Edward Woodward and Jane Wymark star in a light-hearted drama tracing the unlikely romance between two seemingly mismatched runaways. The bass player is George Mangham, a world-weary, out-of-work jazz musician. The blonde is Terry, a beautiful, wealthy and decidedly determined young woman who fancies herself as a singer. He is twice her age and penniless - but she is in love with him. Having whisked Terry from under the nose of her bridegroom on her wedding day, Mangham flees with her in his battered Mini, and the unconventional couple begin their uphill struggle for acceptance amid see-sawing fortunes and the interventions of Terry's furious father, Charlie. Released for the first time, this set brings together the ITV Playhouse pilot of 1977 - scripted by Roy Clarke (Last of the Summer Wine) - and the highly popular three-part series screened the following year, co-written by Ian Lindsay and Phil Redmond. With a combined cast featuring Ronald Fraser, George Sewell, Sam Kydd, Jeremy Sinden, Alfie Bass, Stanley Lebor and Barry Linehan, The Bass Player and the Blonde is directed by Dennis Vance (Special Branch) and features music specially composed by Jack Parnell. Episodes Rondo Allegro Andante
The complete second season of Gerry Anderson's classic sci-fi serial. The operatives of the secret Supreme Headquarters Alien Defence Organisation (S.H.A.D.O.) defend the earth from extra-terrestrials who are abducting humans to obtain their organs which can be transplanted into their own bodies... Episodes include: Confetti Check A-O-K E.S.P. Kill Straker Sub-smash The Sound Of Silence The Cat With Ten Lives Destruction The Man Who Came Back The Psychobombs Reflections In The Water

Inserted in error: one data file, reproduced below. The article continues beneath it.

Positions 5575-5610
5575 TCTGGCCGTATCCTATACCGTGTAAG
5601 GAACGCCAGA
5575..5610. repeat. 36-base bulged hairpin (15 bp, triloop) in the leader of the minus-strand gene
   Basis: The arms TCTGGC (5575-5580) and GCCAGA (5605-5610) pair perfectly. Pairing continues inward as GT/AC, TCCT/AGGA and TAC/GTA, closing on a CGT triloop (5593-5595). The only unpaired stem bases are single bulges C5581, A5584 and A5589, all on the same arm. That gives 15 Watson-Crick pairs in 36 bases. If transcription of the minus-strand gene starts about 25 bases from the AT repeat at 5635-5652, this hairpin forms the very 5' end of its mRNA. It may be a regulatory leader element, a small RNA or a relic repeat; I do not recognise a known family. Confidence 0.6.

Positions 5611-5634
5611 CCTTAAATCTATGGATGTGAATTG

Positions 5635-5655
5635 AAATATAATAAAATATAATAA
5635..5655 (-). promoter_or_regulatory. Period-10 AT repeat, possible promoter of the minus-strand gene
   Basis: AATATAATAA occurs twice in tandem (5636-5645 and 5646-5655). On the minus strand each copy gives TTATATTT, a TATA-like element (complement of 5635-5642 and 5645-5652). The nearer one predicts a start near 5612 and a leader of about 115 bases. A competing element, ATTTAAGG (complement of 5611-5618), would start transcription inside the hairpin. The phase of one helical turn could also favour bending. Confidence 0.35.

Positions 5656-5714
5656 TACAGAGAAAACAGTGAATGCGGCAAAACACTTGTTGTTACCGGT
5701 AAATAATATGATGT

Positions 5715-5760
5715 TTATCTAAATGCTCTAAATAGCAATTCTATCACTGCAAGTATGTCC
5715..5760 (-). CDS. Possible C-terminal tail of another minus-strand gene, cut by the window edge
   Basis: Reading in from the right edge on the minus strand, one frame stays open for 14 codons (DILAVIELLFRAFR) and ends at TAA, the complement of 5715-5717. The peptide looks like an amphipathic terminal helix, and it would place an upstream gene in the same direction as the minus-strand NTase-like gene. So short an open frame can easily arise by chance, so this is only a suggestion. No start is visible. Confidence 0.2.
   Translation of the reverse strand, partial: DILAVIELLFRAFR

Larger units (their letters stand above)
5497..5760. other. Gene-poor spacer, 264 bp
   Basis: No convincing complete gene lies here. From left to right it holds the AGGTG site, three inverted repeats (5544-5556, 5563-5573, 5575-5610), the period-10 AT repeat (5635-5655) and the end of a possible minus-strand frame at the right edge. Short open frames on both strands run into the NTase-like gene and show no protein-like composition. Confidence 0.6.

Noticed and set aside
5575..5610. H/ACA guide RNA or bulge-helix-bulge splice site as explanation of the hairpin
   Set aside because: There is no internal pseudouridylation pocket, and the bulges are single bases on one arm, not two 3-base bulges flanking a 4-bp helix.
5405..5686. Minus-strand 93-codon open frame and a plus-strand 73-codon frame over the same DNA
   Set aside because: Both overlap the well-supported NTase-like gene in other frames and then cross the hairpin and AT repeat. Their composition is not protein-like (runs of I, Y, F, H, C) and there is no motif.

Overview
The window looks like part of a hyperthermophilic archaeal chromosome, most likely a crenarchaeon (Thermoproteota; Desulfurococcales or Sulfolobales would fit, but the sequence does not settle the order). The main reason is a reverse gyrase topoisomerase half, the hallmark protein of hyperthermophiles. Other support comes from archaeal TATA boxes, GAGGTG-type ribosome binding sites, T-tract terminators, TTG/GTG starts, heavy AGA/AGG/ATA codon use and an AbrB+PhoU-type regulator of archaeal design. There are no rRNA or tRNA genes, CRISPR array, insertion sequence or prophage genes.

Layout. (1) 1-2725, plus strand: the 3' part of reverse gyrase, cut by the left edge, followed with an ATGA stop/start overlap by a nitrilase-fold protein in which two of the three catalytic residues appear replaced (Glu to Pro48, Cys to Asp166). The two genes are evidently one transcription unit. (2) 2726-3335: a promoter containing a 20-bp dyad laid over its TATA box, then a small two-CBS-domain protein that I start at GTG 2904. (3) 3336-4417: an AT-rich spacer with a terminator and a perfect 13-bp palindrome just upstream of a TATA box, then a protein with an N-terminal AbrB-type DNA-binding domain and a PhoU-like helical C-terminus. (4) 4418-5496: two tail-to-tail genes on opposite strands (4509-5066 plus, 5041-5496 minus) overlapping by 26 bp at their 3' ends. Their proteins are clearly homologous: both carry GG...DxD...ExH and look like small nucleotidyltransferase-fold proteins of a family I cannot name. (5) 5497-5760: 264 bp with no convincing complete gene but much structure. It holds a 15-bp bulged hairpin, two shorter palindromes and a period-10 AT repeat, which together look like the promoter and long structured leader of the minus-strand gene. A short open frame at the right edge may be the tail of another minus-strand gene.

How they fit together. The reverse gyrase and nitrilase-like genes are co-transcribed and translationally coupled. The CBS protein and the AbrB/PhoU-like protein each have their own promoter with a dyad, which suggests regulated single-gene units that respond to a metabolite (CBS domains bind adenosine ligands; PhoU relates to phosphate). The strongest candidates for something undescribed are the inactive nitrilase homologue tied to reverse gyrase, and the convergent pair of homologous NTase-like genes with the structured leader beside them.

1980. After ten years development in top secrecy, SHADO Supreme Headquarters Alien Defence Organisation goes live. Its aim: to combat the threat of an alien invasion from a dying race who abduct humans to repair their own decaying bodies. SHADO's dedicated operatives fight a secret war against Earth's terrifying new menace: on land, sea, air and in space! The first live-action television series from Gerry and Sylvia Anderson, UFO remains a benchmark sci-fi production, featuring mature storylines and groundbreaking special effects. Long-awaited on Blu-ray, it is presented here in a stunning new High Definition restoration, with all 26 episodes offering original mono or 5.1 soundtracks, alongside a wealth of special features, including: SPECIAL FEATURES: From Earth to the Moon: brand new feature-length documentary with interviews, archive video, audio and stills - many of which have never been seen or heard before. The Women of UFO: new documentary discussing the improving sexual equality depicted in the series and the role of science fiction in striving for that change. Identified: SHADO New Recruits Briefing: a newly created SHADO briefing film narrated by Matt Zimmerman. Exclusive 600 page book on the making of the series by archive television historian Andrew Pixley. Dolby 5.1 audio mix as well as existing as-transmitted mono audio. Film material, including textless episode title backgrounds, textless end titles, stock footage, TV spots, extra footage for Identified and Exposed, unused footage from Timelash and The Long Sleep, Italian trailers. Audio commentaries: Identified with Gerry Anderson and Sub-Smash with Ed Bishop. S.I.D. Computer Voice Session and audio outtakes for these sessions and Kill Straker!. Archive Ed Bishop audio interview from 1986. Tomorrow Today: Future Fashions with Sylvia Anderson. Extensive image galleries including previously unseen images.